Can children have hypertension and type 2 diabetes?
Chronic illnesses, such as high blood pressure, type 2 diabetes, and hypercholesterolemia, are primarily thought of as diseases that affect adults. Over the past decade, however, these same illnesses or their predecessors have become increasingly common in children and adolescents.
High blood pressure (hypertension) is a well-known condition that affects almost a third of adults in the U.S. It is a major contributor to heart disease and stroke which are the first and third leading causes of death in adults. Recent statistics indicate that up to 5% of children also have blood pressure that is higher than normal. Most of these children will have what is known as primary or “essential” hypertension. In primary hypertension, no known cause is identified, although obesity, poor dietary habits, and lack of exercise are major contributing factors. Of concern is that if essential hypertension is allowed to persist, it can lead to heart disease or stroke later in life. Secondary hypertension affects a much smaller percentage of children in whom hypertension is diagnosed. By definition, secondary hypertension is due to an underlying cause, such as kidney or heart disease. In general, the younger the child and the higher the blood pressure, the greater the likelihood that hypertension is due to a secondary cause. Often, special testing to identify the secondary cause and aggressive treatment is required to avoid serious complications. Current guidelines recommend that all children should have their blood pressure checked beginning at age 3.
Type 2 Diabetes is a condition in which the body is resistant to the effects of insulin, the hormone that regulates the movement of glucose (sugar) into the body’s cells, or doesn’t produce enough insulin to maintain a normal glucose level. The two major forms of diabetes are Type 1 and Type 2. Type 1 diabetes, previously known as “juvenile onset” or “insulin dependent”, occurs most often in younger patients. Type 2 diabetes had been called “adult onset” since it was much more likely to develop after the age of 20. Prior to the onset of type 2 diabetes, a condition known as “pre-diabetes” occurs. In pre-diabetes, the body is unable to handle glucose normally, resulting in higher than normal blood sugars. If not addressed, pre-diabetes usually develops into diabetes. The American Diabetes Association (ADA) estimates that 2 million children, or 1 out of every 6, have pre-diabetes. The increase in prevalence in pre-diabetes and type 2 diabetes has paralleled the increased prevalence of obesity among younger people. In fact, of children diagnosed with Type 2 diabetes today, 85% of them are obese. Currently, the ADA recommends screening for type 2 diabetes in those children who are obese (body-mass index above the 85th percentile) along with risk factors, such as a family history of diabetes or signs of insulin resistance (elevated cholesterol, high blood pressure, etc.).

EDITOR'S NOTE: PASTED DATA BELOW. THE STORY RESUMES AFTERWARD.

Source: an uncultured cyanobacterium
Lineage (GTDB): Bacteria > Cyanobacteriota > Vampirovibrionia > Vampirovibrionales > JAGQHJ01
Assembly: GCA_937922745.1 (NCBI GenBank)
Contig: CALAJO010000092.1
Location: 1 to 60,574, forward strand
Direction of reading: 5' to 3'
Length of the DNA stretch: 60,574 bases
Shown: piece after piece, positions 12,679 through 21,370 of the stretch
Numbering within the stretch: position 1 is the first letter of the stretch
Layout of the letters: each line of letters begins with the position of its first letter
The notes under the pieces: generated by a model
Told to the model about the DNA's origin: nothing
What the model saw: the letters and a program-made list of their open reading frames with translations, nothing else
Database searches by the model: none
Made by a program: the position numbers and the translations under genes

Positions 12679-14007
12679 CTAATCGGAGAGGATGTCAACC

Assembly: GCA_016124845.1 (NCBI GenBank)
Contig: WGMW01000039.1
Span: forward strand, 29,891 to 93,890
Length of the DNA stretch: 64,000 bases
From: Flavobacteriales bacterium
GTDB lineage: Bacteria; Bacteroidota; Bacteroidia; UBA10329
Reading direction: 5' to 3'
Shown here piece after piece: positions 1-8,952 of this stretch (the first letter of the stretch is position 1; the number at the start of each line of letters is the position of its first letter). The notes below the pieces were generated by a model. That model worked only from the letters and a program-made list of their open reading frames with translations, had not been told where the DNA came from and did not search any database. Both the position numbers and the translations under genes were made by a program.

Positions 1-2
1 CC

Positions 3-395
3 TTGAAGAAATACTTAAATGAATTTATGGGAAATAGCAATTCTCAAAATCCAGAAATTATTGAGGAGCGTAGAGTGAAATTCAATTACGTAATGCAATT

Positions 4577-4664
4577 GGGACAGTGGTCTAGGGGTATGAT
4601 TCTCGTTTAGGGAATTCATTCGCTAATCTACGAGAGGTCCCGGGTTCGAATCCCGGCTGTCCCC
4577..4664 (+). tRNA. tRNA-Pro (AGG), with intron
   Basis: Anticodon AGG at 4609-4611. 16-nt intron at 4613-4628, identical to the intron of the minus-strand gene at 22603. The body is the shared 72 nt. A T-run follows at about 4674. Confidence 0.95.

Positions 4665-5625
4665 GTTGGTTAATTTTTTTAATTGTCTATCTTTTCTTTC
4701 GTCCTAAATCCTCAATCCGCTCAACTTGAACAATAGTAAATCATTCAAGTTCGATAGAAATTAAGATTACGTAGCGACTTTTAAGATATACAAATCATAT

High Cholesterol was at one time considered to be a problem that spared children and adolescents. However, it is now clear that children and adolescents can also have elevated cholesterol. This frequently leads to the development of atherosclerosis (“hardening” of the arteries), the major cause of heart attack and stroke in adults. Just as with hypertension and type 2 diabetes, the increased prevalence of elevated cholesterol appears to primarily be related to the obesity epidemic in children. In 2011, the American Academy of Pediatrics revised their screening guidelines to advise lipid screening to include total cholesterol, LDL (“bad cholesterol”) and HDL (“good cholesterol”) for all children ages 9-11 years and then again at age 17-21 years.
The common denominator: Obesity Statistics indicate that obesity now affects 17% of all children and adolescents in the United States. This is triple the rate from just one generation ago. Obesity predisposes them to the “adult” diseases mentioned above as well as to other medical conditions such as degenerative arthritis, sleep apnea, and certain types of cancer. In children with one of these conditions, initial treatment should involve a weight reduction diet and institution of a regular exercise program. When obesity is present, weight loss of approximately 10 percent of body weight can return blood pressure and blood sugar back to normal levels.
The American Academy of Pediatrics has published guidelines on treating children as young as 8 years of age with the same cholesterol-lowering medications used in adults. Likewise, medication treatment for children and adolescents with diabetes and hypertension has received approval. Since lifestyle issues such as overeating and lack of exercise appear to be at the root of these “adult” diseases affecting younger people, perhaps a more rational approach would be for physicians to focus on behavioral approaches to motivate families to engage in regular exercise and adopt healthy dietary habits in order to address this growing concern.
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